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Neverwhere

by Neil Gaiman

Other authors: See the other authors section.

Series: London Below (1)

MembersReviewsPopularityAverage ratingConversations / Mentions
21,624501111 (4.11)1 / 1134
Richard Mayhew's life is forever changed after he rescues a young girl named Door and finds himself living in a city of monsters, saints, murderers, and angels, and he must help Door on her mission to save this strange underworld kingdom from destruction.
  1. 222
    American Gods by Neil Gaiman (WilliamPascoe)
    WilliamPascoe: Phenominally brilliant fantasy .
  2. 160
    Anansi Boys by Neil Gaiman (elbakerone)
  3. 2510
    The Hitchhiker's Guide to the Galaxy by Douglas Adams (souloftherose)
    souloftherose: Although Neverwhere and The Hitchhiker's Guide (THHG) are different genres (the first is urban fantasy, the second comic science-fiction) I felt there was a lot of similarity between the characters of Richard Mayhew (in Neverwhere) and Arthur Dent (in THHG). Both are a kind of everyman with whom the reader can identify and both embody a certain 'Britishness'. And they're both stonkingly good books by British authors.… (more)
  4. 121
    Un Lun Dun by China Miéville (elbakerone, ahstrick)
  5. 111
    Kraken by China Miéville (fugitive)
    fugitive: Another urban fantasy vision of London.
  6. 100
    Rivers of London by Ben Aaronovitch (riverwillow)
    riverwillow: Both 'Neverwhere' and 'Rivers of London' (US title 'Midnight Riot') evoke a magical fairy tale London which sometimes feels more authentic then any real life guide to the city.
  7. 91
    The Ocean at the End of the Lane by Neil Gaiman (riverwillow)
  8. 80
    Alice's Adventures in Wonderland, Through the Looking-Glass and Alice's Adventures Under Ground by Lewis Carroll (sturlington)
    sturlington: Neverwhere is a lot like a grown-up's Wonderland, and the two stories have a similar, surrealistic feel.
  9. 84
    Storm Front by Jim Butcher (Polenth)
  10. 40
    Gloriana by Michael Moorcock (ed.pendragon)
    ed.pendragon: Both fantasy titles explore the seedy underbelly of London, one in Tudor times, the other more recently in London Below.
  11. 40
    Whispers Underground by Ben Aaronovitch (Jannes)
    Jannes: For all your "supernatural secrets in the London underground"-needs.
  12. 51
    Something from the Nightside by Simon R. Green (Phantasma)
    Phantasma: The nightside novels are a little darker, but if you like the ideas presented in Neverwhere, you'll most likely enjoy the Nightside (actually, I prefer the Nightside and it's gritty dark humor).
  13. 30
    Metro 2033 by Dmitry Glukhovsky (Navarone)
  14. 30
    The Secret History of Moscow by Ekaterina Sedia (elbakerone, parasolofdoom)
  15. 20
    The Mysteries by Lisa Tuttle (ehines)
    ehines: Regular guy stumbles into the secret realm. In Neverwhere this secret realm is very much a London one; in the Mysteries it is decidedly an old Celtic one. Also Never where turns into a full-blown fantasy adventure, while the Mysteries stays mostly realistic.
  16. 20
    The Water Room by Christopher Fowler (benfulton)
    benfulton: Explorations of the hidden parts of London.
  17. 31
    The Amulet of Samarkand by Jonathan Stroud (Steveh15)
  18. 20
    Gog by Andrew Sinclair (ed.pendragon)
    ed.pendragon: Fantasy mixing late 20th century London with fairytale, myth and menace.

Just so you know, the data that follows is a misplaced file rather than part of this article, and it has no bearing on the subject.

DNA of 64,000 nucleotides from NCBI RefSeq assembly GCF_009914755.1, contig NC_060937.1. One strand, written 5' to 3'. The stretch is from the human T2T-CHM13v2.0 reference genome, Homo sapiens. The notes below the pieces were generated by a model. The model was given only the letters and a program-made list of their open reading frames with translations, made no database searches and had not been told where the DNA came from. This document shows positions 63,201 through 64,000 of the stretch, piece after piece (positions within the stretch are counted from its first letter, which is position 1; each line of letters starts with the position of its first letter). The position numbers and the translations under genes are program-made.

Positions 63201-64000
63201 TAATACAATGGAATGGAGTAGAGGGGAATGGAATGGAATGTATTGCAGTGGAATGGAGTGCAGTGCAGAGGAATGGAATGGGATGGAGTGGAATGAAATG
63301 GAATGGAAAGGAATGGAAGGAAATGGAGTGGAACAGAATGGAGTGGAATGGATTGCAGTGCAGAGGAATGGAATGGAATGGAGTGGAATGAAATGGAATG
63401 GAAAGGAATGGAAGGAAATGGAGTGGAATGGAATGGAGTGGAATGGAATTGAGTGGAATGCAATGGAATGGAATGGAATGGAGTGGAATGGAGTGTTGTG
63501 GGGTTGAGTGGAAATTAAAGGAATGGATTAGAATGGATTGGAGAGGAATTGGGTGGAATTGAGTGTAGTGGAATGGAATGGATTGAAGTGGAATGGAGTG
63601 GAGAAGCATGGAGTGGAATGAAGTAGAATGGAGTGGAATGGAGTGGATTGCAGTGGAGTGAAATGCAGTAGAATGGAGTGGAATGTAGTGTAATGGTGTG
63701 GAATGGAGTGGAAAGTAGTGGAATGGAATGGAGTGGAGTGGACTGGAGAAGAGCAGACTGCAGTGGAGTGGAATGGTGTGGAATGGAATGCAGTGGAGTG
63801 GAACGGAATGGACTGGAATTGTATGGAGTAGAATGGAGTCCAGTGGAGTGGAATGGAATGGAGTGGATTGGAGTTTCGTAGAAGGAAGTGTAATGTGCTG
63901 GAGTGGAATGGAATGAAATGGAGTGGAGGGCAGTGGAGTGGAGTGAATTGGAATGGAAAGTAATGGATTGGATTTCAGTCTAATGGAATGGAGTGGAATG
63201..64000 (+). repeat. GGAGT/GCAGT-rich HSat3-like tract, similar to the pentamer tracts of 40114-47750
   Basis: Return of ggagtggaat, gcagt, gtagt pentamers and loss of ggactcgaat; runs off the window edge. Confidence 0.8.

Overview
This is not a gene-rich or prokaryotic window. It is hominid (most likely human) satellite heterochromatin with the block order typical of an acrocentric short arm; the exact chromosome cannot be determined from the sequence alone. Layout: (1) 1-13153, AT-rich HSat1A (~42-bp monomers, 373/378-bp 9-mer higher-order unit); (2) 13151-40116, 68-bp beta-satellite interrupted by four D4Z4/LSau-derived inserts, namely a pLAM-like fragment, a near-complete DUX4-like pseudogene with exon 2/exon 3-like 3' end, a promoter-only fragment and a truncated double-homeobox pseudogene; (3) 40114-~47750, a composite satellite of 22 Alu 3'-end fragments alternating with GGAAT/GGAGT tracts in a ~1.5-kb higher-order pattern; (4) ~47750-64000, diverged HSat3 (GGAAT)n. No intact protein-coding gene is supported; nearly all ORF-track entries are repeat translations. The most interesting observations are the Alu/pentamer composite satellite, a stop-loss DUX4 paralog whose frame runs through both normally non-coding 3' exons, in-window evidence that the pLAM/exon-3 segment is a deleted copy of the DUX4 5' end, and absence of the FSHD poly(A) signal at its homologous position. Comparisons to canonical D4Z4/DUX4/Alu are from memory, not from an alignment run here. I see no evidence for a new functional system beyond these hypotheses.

19. 42
    The Good Fairies of New York by Martin Millar (themephi)
  20. 20
    The Book of Lost Things by John Connolly (Headinherbooks_27, Headinherbooks_27)

(see all 45 recommendations)

Ghosts (23)
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English (481)  German (5)  Dutch (2)  French (2)  Finnish (2)  Italian (2)  Norwegian (1)  Portuguese (1)  Danish (1)  Catalan (1)  Portuguese (Brazil) (1)  Swedish (1)  All languages (500)
Showing 1-5 of 481 (next | show all)
Sometimes, timing is everything about appreciating a book, or not. In this case it's the not. It's a dark inventive journey through scenes of a nightmare - but, as a base it's got the nice guy with well, niceness going for him, and the obligatory controlling bitch girlfriend who encounters the (manic pixie) dream girl who leads him to excitement. So Door isn't a total MPDG, but she's opal eyed as her most distinctive feature and opening is her something special but she's not otherwise as interesting as the character "actors" of the ensemble, and Richard is, well, persistently nice, which has been severely re-coded in it's meaning since the mid-90s. That Richard's niceness isn't a shallow cover and Door has real problems, goals and abilities doesn't entirely excuse it for riding an trope that's since had it's ugly underbelly exposed. ( )
  quondame | Jul 10, 2020 |
brilliant, different, magical, underground, all the words ( )
  goliathonline | Jul 7, 2020 |
Re-imagining London through London Below in such an inventive way. You'll never think of a tube station in quite the same way after reading this. ( )
  misterebby | Jul 5, 2020 |
I enjoyed this after a bit. The first 30 to 40 percent I found slow. But the book picks up momentum and I liked how we get to see more of the London Below via other characters when we're not following the main characters of Richard and Door.

Richard Mayhew finds himself helping a young woman one night and it changes his life forever. Without realizing it, helping the woman named Door will cost Richard his life as he knows it when he finds himself pushed out of his reality. Being lost about what to do, Richard goes looking for Door and finds out about London Below.

I liked Richard though I found him to be a little slow on the uptake sometimes. But I think that Gaiman did a good job of having a readers see things through Richard's eyes.

This book is told in the third person, and we get to follow a number of characters around. We have the Lady Door, the Marquis, and a woman called Hunter who's the best hunter in London Below. When Door goes on a quest to figure out who killed her family and why these four characters end up going on a series of mini-quests.